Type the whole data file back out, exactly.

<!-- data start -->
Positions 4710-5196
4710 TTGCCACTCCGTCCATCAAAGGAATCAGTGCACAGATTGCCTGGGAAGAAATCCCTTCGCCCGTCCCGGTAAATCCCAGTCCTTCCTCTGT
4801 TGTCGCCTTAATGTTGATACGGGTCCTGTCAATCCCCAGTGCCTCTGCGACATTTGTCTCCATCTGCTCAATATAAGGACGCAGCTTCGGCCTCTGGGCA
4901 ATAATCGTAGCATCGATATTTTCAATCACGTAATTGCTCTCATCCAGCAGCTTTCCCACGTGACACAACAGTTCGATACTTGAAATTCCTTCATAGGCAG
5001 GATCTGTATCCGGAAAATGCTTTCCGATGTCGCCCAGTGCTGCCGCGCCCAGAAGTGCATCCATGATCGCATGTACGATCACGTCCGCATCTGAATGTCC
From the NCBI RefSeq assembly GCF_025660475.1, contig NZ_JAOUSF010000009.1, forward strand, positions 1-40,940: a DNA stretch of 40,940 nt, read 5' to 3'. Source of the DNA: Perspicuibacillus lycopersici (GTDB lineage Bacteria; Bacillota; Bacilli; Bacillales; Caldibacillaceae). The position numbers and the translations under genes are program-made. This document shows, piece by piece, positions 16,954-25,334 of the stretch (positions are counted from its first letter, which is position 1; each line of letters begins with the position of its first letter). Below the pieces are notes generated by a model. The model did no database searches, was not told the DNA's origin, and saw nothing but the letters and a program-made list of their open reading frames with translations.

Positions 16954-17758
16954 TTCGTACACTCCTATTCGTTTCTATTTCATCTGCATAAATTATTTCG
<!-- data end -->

Positions 4710-5196
4710 TTGCCACTCCGTCCATCAAAGGAATCAGTGCACAGATTGCCTGGGAAGAAATCCCTTCGCCCGTCCCGGTAAATCCCAGTCCTTCCTCTGT
4801 TGTCGCCTTAATGTTGATACGGGTCCTGTCAATCCCCAGTGCCTCTGCGACATTTGTCTCCATCTGCTCAATATAAGGACGCAGCTTCGGCCTCTGGGCA
4901 ATAATCGTAGCATCGATATTTTCAATCACGTAATTGCTCTCATCCAGCAGCTTTCCCACGTGACACAACAGTTCGATACTTGAAATTCCTTCATAGGCAG
5001 GATCTGTATCCGGAAAATGCTTTCCGATGTCGCCCAGTGCTGCCGCGCCCAGAAGTGCATCCATGATCGCATGTACGATCACGTCCGCATCTGAATGTCC
From the NCBI RefSeq assembly GCF_025660475.1, contig NZ_JAOUSF010000009.1, forward strand, positions 1-40,940: a DNA stretch of 40,940 nt, read 5' to 3'. Source of the DNA: Perspicuibacillus lycopersici (GTDB lineage Bacteria; Bacillota; Bacilli; Bacillales; Caldibacillaceae). The position numbers and the translations under genes are program-made. This document shows, piece by piece, positions 16,954-25,334 of the stretch (positions are counted from its first letter, which is position 1; each line of letters begins with the position of its first letter). Below the pieces are notes generated by a model. The model did no database searches, was not told the DNA's origin, and saw nothing but the letters and a program-made list of their open reading frames with translations.

Positions 16954-17758
16954 TTCGTACACTCCTATTCGTTTCTATTTCATCTGCATAAATTATTTCG